According to the Small Business Administration small businesses make up 99.7% of U.S. employer firms. Chances are good that you, or someone you know is employed by a small business. Are job descriptions really necessary for the small business?
Many small business CEO’s are not so motivated to have job descriptions in place. Unfortunately, some just don’t connect with the reasons why it matters. They may consider it to be a nuisance, and just another reason to avoid human resource subjects.
Too much red tape, a waste of time, and not connected with making money (in their mind) so the ROI just doesn’t seem to justify the effort.
Interesting, because this same demographic is represented in much of my client base. I am often working with them to help improve morale, reduce employee turnover, and grow their business. Is the lack of job descriptions part of this problem?
Job descriptions can serve many different functions. Of course, they are largely designed to help the employee understand the expectations of their job. In many other ways they provide vital links for organizational success.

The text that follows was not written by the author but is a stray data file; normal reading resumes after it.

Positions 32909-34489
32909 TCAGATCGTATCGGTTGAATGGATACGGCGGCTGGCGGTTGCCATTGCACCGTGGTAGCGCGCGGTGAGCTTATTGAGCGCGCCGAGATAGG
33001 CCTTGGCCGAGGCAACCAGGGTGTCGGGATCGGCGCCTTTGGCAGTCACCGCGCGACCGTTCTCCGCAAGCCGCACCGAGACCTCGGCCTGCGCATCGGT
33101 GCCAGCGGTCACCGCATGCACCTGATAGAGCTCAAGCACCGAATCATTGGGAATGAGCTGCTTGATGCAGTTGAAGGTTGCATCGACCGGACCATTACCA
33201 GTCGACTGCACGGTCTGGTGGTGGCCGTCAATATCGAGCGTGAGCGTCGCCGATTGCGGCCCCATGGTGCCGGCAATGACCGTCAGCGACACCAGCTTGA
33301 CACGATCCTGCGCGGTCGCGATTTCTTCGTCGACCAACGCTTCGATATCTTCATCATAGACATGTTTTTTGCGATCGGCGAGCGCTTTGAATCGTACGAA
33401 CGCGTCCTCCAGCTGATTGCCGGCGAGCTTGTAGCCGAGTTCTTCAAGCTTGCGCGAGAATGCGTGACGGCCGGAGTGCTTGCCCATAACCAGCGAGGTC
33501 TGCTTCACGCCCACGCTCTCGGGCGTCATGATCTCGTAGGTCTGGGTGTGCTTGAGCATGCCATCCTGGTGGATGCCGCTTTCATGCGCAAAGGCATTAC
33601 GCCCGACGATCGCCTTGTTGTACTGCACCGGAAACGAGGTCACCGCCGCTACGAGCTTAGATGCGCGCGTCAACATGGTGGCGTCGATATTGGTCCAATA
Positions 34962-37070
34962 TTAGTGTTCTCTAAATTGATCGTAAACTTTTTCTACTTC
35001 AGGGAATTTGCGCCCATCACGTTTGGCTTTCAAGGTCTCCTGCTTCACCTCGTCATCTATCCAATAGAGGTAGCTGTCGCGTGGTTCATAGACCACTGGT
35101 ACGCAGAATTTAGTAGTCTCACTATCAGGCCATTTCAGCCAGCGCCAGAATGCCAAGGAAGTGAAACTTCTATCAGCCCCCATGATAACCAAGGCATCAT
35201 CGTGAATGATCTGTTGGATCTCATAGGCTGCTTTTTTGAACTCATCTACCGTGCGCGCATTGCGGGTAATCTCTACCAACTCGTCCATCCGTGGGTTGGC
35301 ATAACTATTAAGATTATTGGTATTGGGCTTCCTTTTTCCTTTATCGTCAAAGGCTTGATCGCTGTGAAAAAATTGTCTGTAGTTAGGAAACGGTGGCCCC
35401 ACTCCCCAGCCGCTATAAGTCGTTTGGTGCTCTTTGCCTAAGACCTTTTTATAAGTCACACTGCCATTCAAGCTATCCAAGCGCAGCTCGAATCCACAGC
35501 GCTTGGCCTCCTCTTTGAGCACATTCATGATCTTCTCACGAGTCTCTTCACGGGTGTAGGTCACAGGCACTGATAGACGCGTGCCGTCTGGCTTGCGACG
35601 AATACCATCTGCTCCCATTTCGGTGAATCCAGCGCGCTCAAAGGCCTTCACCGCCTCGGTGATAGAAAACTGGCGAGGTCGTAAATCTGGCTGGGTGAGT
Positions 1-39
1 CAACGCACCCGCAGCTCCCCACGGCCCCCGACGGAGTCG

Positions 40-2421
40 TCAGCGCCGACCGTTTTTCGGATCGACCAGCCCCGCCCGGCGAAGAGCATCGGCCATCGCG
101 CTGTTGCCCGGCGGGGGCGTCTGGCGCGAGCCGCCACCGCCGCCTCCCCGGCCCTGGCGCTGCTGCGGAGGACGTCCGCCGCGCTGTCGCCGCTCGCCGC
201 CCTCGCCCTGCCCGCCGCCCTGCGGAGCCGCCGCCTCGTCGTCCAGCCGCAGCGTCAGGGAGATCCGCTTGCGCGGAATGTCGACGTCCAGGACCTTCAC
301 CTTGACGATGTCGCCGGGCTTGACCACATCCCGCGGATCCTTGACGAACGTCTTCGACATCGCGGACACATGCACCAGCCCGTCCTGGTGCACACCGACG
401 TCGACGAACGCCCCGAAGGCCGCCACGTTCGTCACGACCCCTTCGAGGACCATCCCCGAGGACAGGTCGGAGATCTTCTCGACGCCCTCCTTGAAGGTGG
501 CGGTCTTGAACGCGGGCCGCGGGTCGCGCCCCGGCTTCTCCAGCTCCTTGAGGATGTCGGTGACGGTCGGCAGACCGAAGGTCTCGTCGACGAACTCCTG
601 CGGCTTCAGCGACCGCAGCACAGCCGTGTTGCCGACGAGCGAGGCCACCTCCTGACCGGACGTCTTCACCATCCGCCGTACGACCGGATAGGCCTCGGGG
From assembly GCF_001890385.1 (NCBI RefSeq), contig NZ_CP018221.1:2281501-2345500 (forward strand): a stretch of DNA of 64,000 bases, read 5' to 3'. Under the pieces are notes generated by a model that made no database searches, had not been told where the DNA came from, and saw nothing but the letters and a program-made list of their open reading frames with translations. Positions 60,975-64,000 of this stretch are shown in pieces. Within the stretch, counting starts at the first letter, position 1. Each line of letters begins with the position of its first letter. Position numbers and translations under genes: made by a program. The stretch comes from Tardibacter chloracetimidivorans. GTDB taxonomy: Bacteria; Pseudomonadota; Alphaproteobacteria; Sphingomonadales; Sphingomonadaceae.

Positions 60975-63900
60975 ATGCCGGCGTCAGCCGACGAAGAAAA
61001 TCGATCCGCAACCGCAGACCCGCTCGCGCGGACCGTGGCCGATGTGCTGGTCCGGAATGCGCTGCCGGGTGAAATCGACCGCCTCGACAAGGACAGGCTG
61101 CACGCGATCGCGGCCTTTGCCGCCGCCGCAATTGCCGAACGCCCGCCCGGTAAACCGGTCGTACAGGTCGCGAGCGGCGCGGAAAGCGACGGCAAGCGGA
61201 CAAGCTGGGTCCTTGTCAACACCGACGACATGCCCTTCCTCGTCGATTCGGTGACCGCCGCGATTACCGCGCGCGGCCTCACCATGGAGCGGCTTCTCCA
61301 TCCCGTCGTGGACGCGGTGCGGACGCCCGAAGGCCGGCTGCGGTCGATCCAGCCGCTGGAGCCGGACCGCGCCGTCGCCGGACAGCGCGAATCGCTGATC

Here are a few of my favorite ways formal job descriptions contribute to organizational health, they:
- provide clarity to the employee of what is expected;
- ensure that every job has a purpose and that the purpose is connected to the mission;
- appropriately motivate employees and create pride in their work;
- set standards for roles that link to strategies for growth;
- help establish qualitative (perhaps quantitative) measurements.
Many job descriptions are a collection of statements with creative verb usage. For a manager, we may see many statements that include words such as: manage, direct, or supervise.
Regardless of job level, the best organizations are getting even more creative to include cultural factors that are important for the organization. So we now see softer words such as: add energy to, encourage, and engage.
Job descriptions matter. Yes, they matter for small businesses too.
Organizations that want people to take pride in their work must first take pride in their people.
Dennis E. Gilbert is a business consultant, speaker (CSPTM), and corporate trainer that specializes in helping businesses and individuals accelerate their leadership, their team, and their success. He is a five-time author and some of his work includes, #CustServ The Customer Service Culture, and Forgotten Respect, Navigating A Multigenerational Workforce. Reach him through his website at Dennis-Gilbert.com or by calling +1 646.546.5553.